Another main objective of the editors is to demonstrate, through this volume, various ways in which we can approach human communication in a global manner. And they definitely reached their goal. A very interesting contribution arrives from Lise M. Sparrow, who challenges Peter Adler’s model of “multicultural man,” which describes an intercultural person as someone who lies on the boundary with a fluid and mobile identity and embraces marginality as the most desirable stage of identity development. She argues that this is not the case for women and ethnic minorities. Particularly, she describes women as trees, deeply rooted in a community while adjusting their growth to the environment and expanding connections with others. Consequently, she invites communication scholars and students to reconsider the issues of marginality, in-betweenness, uniqueness, and commitment to community action in the conceptualization of intercultural identity development. However, we should keep in mind that women and men, or “people of color” (p. 409), cannot be considered just as categories, without acknowledging the diverse peculiarities within genders and races.

The juxtaposition and range of articles in the book underline how intercultural communication is interdisciplinary (and see Chapter. 2 by Gary Weaver); they connect scholars of all kinds of backgrounds and from different fields, including cross-cultural, intercultural, and international communication. They also offer original and fascinating indigenous perspectives, showing Afrocentricity and Asiacentricity as ways of shifting paradigms in African and Asian studies in particular, and in communication studies in general.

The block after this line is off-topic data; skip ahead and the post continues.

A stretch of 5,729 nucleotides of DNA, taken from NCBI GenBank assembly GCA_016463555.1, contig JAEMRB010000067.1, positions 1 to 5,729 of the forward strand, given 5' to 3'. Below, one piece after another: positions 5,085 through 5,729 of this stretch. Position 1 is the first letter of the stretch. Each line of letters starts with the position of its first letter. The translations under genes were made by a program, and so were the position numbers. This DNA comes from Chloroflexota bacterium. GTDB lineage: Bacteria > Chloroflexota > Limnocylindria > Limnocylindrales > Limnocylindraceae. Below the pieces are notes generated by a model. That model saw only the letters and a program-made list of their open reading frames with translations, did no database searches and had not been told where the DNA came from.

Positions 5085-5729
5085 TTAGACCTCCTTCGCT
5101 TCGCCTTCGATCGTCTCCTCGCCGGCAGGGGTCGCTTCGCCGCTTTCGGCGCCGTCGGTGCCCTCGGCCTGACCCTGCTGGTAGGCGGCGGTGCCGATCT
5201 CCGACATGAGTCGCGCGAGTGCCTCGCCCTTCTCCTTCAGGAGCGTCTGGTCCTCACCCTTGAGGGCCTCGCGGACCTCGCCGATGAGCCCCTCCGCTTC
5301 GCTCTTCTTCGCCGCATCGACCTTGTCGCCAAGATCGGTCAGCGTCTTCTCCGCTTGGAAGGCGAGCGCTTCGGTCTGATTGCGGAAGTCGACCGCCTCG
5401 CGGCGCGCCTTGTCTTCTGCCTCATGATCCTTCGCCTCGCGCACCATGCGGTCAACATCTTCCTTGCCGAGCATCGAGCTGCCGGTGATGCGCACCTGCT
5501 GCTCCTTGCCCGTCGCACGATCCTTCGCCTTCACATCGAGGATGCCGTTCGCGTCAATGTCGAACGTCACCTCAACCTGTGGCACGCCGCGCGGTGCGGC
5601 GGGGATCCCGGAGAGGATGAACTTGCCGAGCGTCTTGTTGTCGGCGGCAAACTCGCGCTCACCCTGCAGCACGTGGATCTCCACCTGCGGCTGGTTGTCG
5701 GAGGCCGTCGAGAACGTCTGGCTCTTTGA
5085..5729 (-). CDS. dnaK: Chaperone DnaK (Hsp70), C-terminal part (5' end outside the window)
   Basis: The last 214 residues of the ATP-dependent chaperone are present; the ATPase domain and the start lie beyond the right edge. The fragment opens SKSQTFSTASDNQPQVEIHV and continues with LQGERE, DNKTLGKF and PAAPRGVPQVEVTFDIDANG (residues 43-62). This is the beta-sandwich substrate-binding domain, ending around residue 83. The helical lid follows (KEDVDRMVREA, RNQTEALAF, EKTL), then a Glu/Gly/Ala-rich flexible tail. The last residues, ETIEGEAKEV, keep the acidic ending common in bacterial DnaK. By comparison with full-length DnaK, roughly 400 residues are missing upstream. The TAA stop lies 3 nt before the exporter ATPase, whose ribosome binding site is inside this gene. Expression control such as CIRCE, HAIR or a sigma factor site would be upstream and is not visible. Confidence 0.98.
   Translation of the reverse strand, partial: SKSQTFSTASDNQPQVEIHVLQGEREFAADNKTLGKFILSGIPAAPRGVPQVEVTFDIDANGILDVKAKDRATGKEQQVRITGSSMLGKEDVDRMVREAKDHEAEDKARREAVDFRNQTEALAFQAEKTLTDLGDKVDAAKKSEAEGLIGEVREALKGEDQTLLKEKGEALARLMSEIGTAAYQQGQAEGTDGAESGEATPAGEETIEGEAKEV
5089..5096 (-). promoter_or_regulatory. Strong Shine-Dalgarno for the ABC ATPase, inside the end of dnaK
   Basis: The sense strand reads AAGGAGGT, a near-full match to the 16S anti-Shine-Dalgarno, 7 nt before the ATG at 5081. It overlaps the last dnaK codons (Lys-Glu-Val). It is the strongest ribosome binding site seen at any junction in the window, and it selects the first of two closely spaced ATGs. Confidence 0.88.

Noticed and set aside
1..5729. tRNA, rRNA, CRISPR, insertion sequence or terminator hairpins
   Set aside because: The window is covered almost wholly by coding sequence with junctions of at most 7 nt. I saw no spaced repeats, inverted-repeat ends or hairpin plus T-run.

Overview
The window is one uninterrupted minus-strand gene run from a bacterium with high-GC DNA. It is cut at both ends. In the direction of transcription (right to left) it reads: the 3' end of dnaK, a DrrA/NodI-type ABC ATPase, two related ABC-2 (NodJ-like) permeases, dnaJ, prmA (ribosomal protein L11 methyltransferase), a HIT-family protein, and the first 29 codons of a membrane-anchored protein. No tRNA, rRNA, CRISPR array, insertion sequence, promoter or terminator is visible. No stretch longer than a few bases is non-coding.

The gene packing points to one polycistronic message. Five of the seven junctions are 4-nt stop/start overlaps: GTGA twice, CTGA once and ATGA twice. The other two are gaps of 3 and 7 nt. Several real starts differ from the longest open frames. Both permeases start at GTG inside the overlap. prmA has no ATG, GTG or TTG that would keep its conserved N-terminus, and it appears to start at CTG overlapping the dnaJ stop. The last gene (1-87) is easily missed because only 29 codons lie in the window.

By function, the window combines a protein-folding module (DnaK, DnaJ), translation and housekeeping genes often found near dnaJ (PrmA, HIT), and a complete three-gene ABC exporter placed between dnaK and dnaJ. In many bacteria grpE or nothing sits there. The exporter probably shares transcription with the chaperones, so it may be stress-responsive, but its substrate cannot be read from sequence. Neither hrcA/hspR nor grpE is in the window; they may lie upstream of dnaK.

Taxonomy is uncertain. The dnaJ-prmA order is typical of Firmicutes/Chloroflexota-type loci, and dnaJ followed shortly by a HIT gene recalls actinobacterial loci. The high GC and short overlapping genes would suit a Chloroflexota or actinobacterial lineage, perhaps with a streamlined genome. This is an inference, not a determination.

Yoshitaka Miike reminds us that cultural hybridization is not a recent phenomenon and should not be attributed only to the era of globalization. As both Afrocentrists and Asiacentrists have acknowledged: “African and Asian cultures have developed through intercultural interactions within and across regions” (p. 120). And this has not happened in a “power-free vacuum” (p. 121), but in a specific political, ideological, and economic context (see also Miike, 2008). “It is precisely because the local is on more and more exchange with the global that the importance of centricity must be stressed,” writes Miike (p. 121). Manulani Aluli-Meyer proposes an indigenous Hawaiian way of knowing that challenges the dominant research world view based on the Newtonian notion of space: